The Nelson A. Rockefeller Center for Public Policy and the Social Sciences

Professor Wheelan on “The Rationing: A Novel about a Pandemic in the Time of a Pandemic”

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On Wednesday, May 20th, 2020, students and community members tuned in once again to Rocky Watch, the Rockefeller Center’s series of virtual public policy broadcasts. The series welcomed Professor Charles Wheelan, a senior lecturer and policy fellow at the Rockefeller Center. Professor Wheelan’s recent fiction novel, The Rationing, came out just months prior to the arrival of the COVID-19 pandemic. In his lecture, entitled “The Rationing: A Novel about a Pandemic in the Time of a Pandemic,” Professor Wheelan discussed the unsurprising nature of the current pandemic, as well as other long-term public policy issues that we tend to neglect in favor of more pressing problems.

While the theme of a pandemic is certainly eerie given our current crisis, Professor Wheelan argued that this theme was just a coincidence and served as a representation of other “termites in the basement.” In my interview with him, Professor Wheelan equated these “termites in the basement” public policy issues to a leaky roof. While a leaky roof may be problematic in the long run, we often focus on more urgent issues, such as the garage catching on fire. However, it was also noted that “as with a leaky roof and termites in the basement, at some point things just collapse cataclysmically.” Neglecting long-term issues, such as a pandemic or climate change, ultimately leaves us unprepared to deal with the fallout of these events.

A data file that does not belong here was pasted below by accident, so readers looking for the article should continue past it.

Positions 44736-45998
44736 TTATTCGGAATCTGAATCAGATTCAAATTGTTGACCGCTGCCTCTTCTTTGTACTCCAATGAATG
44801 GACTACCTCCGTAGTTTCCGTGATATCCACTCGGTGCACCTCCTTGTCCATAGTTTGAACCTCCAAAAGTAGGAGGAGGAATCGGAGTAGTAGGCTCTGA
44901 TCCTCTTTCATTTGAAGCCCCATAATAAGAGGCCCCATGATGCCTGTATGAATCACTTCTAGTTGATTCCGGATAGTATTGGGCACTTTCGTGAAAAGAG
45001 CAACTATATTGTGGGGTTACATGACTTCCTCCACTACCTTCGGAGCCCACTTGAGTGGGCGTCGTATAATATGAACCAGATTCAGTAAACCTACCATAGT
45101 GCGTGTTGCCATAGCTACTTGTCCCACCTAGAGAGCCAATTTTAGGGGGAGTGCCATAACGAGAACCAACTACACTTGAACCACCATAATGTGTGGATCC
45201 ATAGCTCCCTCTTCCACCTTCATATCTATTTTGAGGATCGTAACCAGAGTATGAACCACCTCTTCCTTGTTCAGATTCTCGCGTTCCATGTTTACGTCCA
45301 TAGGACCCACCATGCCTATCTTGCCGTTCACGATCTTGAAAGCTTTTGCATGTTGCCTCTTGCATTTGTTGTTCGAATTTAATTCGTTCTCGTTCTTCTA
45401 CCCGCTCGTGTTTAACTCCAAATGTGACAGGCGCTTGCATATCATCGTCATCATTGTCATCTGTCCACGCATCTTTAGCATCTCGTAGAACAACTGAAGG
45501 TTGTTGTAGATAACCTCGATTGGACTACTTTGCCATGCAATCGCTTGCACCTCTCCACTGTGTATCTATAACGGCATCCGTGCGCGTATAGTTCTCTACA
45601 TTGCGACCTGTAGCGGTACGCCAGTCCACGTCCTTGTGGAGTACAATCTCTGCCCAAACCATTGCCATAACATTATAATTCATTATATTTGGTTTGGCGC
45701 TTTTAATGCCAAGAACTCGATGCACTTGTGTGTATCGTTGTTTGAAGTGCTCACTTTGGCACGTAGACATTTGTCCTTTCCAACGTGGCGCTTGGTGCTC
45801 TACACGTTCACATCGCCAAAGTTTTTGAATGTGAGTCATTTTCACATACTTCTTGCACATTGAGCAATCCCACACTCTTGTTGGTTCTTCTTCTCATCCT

The title of the novel, The Rationing, represents what Professor Wheelan noted as the “fundamental tension” of the novel, where “we need something desperately, but we don’t have enough of it.” The impending shortage of the antibiotic, Dormigen, causes significant panic over how to ration the antibiotic to the population. In the novel, government officials wrestle over whether certain segments of the population, such as prisoners and the elderly, should be granted the same chance to receive the vaccine in a lottery system. As we are seeing with COVID-19, rationing tends to come up in every crisis scenario, whether it be respirators, a vaccine, or even toilet paper. While we can’t always anticipate when crises will arise, Professor Wheelan noted that “there is always more that we could be doing.” 

Professor Wheelan also discussed his novel and the current pandemic, comparing what turned out to be accurate and what did not. Similar themes among the two pandemics included rationing, the proliferation of fake news, data modeling, political conflict, tension with China, and federalism. As for differences, Professor Wheelan mentioned the benign nature of India in his novel, which is not as true currently, as well as the lack of respect for “faceless bureaucrats,” or unknown service workers. In what Professor Wheelan deemed a “sad irony,” we neglect the importance of these service workers because we fail to see the worth of their work, which is often essential to our daily lives.

Ultimately, Professor Wheelan’s novel highlights the importance of addressing long-term public policy issues. While these issues may not pose an immediate risk to our nation’s security, they will cause significant damage to our society if left unchecked, as we are seeing with the current pandemic. 

-Written by Sydney Towle ’22, Rockefeller Center Student Program Assistant for Public Programs

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